China is establishing rules to ban Internet companies whose data poses potential security risks from being listed outside the country, including in the United States, according to a person familiar with the matter.
The ban must also be imposed on companies involved in ideological issues, said the source, who declined to be identified because the matter is private.
Beijing said last month it plans to strengthen oversight of all overseas listed companies, a radical regulatory shift that came after a cybersecurity investigation into giant Didi Global just days after its listing in the United States.
Under the planned rules, the Chinese securities regulator would restrict scrutiny of foreign IPO-linked companies and ban those that collect large amounts of user data or create content that could pose potential security risks, the person said.
All Internet companies would be asked to voluntarily apply for reviews with the powerful China Cyber Security Administration (CAC) if they intend to list their shares outside of China, the person said.
The CAC would conduct the review, if necessary, with other relevant ministries and regulators, the person said, adding that upon approval of the cybersecurity watchdog, companies would be allowed to submit an application to the securities regulator.
The China Securities Regulatory Commission (CSRC) and CAC did not immediately respond to Reuters’ request for comment.
The plan is one of several proposals being considered by Chinese regulators as Beijing tightened its grip on the country’s Internet platforms in recent months, including seeking a closer look at overseas listings.
The crackdown, which has crushed stocks and severely undermined investor sentiment, has particularly targeted unfair competition and Internet companies’ handling of a huge cache of consumer data after years of a more laissez-faire approach.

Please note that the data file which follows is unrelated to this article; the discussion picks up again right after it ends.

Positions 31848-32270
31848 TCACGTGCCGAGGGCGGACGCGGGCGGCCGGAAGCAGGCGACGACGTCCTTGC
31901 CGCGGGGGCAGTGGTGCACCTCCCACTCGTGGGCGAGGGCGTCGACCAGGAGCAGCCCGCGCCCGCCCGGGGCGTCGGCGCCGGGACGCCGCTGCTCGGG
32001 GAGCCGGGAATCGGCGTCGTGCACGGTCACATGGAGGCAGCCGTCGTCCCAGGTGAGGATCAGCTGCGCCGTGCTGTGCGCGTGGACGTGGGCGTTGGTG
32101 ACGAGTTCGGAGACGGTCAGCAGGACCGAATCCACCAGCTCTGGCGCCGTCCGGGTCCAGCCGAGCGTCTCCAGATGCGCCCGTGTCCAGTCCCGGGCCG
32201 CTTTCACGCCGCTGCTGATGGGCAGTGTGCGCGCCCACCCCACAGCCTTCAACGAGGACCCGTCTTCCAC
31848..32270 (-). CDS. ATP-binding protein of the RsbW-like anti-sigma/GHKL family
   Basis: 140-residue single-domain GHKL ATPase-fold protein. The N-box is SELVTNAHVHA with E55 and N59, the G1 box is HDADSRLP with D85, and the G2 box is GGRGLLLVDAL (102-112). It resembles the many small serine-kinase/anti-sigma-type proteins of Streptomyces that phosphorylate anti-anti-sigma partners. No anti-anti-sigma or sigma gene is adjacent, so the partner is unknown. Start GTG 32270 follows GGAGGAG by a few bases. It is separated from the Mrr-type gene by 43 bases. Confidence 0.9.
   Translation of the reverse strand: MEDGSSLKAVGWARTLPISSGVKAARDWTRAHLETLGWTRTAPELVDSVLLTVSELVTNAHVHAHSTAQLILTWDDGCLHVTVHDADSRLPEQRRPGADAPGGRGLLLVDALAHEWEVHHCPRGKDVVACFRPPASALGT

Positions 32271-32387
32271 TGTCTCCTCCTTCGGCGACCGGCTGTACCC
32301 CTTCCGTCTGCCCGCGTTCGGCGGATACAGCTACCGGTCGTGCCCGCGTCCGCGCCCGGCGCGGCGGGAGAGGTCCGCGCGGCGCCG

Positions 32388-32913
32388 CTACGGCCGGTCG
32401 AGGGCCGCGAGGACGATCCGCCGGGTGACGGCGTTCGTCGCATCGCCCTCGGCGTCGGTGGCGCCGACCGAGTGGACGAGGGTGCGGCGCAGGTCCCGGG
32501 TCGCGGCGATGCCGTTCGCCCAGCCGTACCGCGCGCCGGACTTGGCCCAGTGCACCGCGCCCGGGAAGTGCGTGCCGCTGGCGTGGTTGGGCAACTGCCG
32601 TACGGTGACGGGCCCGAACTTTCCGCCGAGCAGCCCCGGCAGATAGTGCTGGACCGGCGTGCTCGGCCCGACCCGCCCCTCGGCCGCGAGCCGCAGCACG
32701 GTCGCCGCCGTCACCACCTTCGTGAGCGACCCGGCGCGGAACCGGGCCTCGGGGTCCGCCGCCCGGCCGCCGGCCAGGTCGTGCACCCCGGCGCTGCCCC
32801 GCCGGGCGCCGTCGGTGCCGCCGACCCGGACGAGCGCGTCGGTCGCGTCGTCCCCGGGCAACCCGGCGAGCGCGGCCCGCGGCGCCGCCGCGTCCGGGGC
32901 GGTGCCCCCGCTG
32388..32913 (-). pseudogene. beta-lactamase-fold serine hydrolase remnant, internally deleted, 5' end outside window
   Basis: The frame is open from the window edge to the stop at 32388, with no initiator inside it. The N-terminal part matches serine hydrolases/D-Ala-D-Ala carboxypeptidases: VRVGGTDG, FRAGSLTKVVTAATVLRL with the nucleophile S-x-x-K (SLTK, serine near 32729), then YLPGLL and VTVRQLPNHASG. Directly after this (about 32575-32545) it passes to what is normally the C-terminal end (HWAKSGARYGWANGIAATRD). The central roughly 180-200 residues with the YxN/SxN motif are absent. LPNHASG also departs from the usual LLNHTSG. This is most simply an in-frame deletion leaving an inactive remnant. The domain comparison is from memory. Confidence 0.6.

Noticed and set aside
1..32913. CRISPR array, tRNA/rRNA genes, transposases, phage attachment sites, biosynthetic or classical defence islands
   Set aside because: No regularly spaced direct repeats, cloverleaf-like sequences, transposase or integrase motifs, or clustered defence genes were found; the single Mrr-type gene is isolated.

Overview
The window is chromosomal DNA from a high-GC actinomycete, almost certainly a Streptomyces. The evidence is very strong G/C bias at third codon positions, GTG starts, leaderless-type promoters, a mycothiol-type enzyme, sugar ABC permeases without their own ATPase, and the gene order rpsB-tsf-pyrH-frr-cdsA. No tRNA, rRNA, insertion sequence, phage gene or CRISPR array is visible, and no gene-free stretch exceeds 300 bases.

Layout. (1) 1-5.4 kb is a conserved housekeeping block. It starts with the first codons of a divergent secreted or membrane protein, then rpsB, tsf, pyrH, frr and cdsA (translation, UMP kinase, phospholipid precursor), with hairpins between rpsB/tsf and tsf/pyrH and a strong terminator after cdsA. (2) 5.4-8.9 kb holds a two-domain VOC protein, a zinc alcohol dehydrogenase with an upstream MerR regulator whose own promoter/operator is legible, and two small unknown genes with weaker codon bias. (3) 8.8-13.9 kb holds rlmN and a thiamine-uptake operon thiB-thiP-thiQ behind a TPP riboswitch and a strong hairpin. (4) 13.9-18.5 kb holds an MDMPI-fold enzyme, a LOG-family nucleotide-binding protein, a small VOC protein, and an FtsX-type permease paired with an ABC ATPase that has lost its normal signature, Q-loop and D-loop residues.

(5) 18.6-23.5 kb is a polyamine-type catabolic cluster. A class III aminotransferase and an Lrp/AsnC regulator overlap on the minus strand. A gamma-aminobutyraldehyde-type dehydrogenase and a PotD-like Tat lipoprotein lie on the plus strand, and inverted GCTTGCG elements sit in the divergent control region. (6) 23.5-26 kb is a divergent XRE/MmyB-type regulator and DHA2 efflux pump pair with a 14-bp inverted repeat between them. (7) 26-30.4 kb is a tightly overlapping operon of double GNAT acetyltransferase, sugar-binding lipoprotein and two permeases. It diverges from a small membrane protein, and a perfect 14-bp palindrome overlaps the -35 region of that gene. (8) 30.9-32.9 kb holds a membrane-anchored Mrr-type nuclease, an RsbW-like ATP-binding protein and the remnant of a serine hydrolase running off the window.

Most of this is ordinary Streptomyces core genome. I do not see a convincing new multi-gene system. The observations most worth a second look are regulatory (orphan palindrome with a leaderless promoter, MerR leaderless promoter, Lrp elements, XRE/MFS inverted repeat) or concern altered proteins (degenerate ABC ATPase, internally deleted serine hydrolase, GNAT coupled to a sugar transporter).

The Wall Street Journal published for the first time new rules that would prohibit Internet companies that possess a large amount of user-related data from listing abroad.
The rules being drafted would also place emphasis on the legal liability of underwriters in overseas listings and would require more complete disclosure of ownership for those with the so-called variable interest entity (VIE) structure.
The VIE framework was created two decades ago to circumvent rules that restrict foreign investment in sensitive sectors such as media and telecommunications, allowing Chinese companies to raise funds abroad through offshore listings.
It has been widely adopted by China’s new economy companies, primarily Internet companies, which are generally incorporated in the Cayman Islands and the British Virgin Islands and therefore outside the legal jurisdiction of Beijing.
This gives companies more flexibility to raise capital abroad, while bypassing the scrutiny and lengthy IPO verification process that locally incorporated companies have to go through.
Reuters reported last month that China’s securities regulator was assembling a team to review Chinese companies’ plans for overseas IPOs, including those using the VIE corporate structure that Beijing says has spawned abuses.
© Thomson Reuters 2021